Richie Richardson, who is retiring from one-day cricket at the end of the tournament, would have been rubbing his hands when Australia collapsed to 15 for four. Even as Stuart Law and Michael Bevan led a comeback to 207, West Indies appeared to have more than enough as Shivnarine Chanderpaul careered them to 165 for two.

Australia vs West Indies 1996

Tendulkar’s first century came in his second campaign, against Kenya, in 1996. Tendulkar’s maiden century came against Kenya in his second tournament in 1996, when he scored 127*. This game marked the end of one cricketing dynasty and the start of another, when Australia defeated the West Indies in the semi-finals for the first time in history.

Richie Richardson, who is retiring from one-day cricket at the end of the tournament, would have been rubbing his hands when Australia collapsed to 15 for four. Despite Stuart Law and Michael Bevan leading a comeback to 207, West Indies appeared to have more than enough when Shivnarine Chanderpaul careered them to 165 for two.

Then came a batting collapse of epic proportions, seven wickets falling for 29 runs and the Aussies reaching their first final in nine years.

India vs Pakistan 2003

Great rivals India and Pakistan put on a fantastic match, and spectators in Centurion witnessed three one-day cricket phenomenons at their prime. Saeed Anwar was the first, flicking and forcing his way to a century to keep his team in the game, recording 273 for seven from 50 overs.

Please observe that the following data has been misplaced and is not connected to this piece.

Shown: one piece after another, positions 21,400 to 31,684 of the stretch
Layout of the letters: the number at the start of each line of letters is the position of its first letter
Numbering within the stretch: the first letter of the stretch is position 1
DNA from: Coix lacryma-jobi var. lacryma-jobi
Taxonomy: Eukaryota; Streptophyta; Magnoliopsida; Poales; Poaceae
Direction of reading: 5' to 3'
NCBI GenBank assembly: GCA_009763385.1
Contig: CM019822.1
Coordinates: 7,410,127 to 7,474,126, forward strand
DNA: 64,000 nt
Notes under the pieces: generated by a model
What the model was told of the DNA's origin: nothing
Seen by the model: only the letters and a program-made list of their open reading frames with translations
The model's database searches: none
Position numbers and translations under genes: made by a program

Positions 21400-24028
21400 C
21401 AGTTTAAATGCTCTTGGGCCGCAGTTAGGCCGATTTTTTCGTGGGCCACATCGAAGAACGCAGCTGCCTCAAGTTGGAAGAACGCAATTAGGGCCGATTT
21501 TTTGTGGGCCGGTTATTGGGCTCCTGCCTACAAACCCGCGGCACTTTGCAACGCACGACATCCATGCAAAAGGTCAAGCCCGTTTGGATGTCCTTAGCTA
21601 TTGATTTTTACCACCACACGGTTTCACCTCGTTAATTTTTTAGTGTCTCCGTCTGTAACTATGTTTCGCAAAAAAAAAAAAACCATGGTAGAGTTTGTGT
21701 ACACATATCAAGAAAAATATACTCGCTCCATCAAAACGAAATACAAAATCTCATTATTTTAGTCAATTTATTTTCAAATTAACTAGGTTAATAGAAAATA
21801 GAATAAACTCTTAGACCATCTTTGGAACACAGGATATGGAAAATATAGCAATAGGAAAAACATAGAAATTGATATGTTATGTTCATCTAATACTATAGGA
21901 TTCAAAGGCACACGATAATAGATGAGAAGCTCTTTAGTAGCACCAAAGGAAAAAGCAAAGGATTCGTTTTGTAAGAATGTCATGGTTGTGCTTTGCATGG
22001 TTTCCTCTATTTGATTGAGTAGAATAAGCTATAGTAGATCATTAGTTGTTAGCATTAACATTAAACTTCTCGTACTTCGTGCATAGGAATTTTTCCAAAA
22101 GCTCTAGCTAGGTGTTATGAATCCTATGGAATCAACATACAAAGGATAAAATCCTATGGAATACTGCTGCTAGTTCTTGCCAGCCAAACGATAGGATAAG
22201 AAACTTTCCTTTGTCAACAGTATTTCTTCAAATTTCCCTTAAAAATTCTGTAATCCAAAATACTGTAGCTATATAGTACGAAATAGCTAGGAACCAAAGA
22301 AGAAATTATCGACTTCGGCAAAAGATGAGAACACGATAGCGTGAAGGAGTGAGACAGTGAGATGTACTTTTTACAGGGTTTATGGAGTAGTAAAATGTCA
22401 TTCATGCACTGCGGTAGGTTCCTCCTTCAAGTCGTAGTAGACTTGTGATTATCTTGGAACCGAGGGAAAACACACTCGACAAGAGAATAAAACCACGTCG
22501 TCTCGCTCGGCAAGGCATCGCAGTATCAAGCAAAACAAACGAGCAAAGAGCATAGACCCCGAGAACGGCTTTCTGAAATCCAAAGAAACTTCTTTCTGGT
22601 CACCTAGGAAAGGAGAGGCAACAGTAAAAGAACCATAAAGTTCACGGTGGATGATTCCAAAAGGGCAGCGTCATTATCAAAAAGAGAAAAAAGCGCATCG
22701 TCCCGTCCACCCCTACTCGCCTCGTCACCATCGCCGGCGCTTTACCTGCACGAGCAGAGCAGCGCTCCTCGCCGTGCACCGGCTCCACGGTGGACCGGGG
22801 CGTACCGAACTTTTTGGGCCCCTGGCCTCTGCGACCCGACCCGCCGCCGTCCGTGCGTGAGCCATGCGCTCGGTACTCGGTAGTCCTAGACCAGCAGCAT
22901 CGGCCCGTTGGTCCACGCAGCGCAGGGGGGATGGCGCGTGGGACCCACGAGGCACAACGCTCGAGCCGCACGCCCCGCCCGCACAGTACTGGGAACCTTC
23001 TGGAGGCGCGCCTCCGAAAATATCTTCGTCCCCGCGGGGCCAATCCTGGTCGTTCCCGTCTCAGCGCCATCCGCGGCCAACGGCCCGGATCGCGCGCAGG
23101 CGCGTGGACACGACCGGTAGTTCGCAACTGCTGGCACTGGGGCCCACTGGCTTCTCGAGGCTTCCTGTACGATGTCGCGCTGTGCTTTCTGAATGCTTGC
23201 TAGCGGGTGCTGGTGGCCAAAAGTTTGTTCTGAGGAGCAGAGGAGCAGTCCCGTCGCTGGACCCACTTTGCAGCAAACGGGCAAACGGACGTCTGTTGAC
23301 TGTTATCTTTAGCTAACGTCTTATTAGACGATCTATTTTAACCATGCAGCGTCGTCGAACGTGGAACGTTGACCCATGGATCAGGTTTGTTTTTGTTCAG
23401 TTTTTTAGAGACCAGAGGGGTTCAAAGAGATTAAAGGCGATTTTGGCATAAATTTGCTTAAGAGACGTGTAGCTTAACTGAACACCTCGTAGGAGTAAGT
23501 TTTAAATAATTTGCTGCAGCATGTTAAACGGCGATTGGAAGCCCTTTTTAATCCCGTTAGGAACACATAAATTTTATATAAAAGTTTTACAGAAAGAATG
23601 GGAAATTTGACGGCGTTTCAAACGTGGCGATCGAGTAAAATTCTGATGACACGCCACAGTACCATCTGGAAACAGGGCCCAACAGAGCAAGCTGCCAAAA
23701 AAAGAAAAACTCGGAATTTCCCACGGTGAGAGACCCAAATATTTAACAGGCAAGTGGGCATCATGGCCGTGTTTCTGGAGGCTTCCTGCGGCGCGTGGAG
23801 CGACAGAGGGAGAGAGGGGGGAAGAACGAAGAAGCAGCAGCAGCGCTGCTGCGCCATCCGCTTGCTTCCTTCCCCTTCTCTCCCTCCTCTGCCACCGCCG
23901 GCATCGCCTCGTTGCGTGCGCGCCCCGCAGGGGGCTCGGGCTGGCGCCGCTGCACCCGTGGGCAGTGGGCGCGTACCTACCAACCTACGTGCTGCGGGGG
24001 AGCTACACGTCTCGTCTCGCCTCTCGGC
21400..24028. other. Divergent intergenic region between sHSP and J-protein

Tendulkar was at his nuggety best once more, producing one of his finest one-day innings to lead his team to victory. Many will remember the game for the sheer venom of Shoaib Akhtar’s bowling, which dismissed Tendulkar with an absolute snorter that dealt a blow to Pakistan as a nation.

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India v West Indies 1983

A low-scoring thriller is unbeatable, and one of the genre’s masterpieces happened on the largest platform of all – the Cricket World Cup final 36 years ago. The West Indies bowling assault smothered India with swing, seam, and pace, with Andy Roberts collecting three for 32 from 10 overs and Malcolm Marshall and Michael Holding each getting two wickets.

Defeating 184 seemed like an easy assignment, but Viv Richards’ team stumbled, failing to live up to the favorites tag that saw them win the first two tournaments. Madan Lal and Mohinder Amarnath were the main tormentors as the era’s great cricketing force was brought to its knees in front of 30,000 people at Lord’s.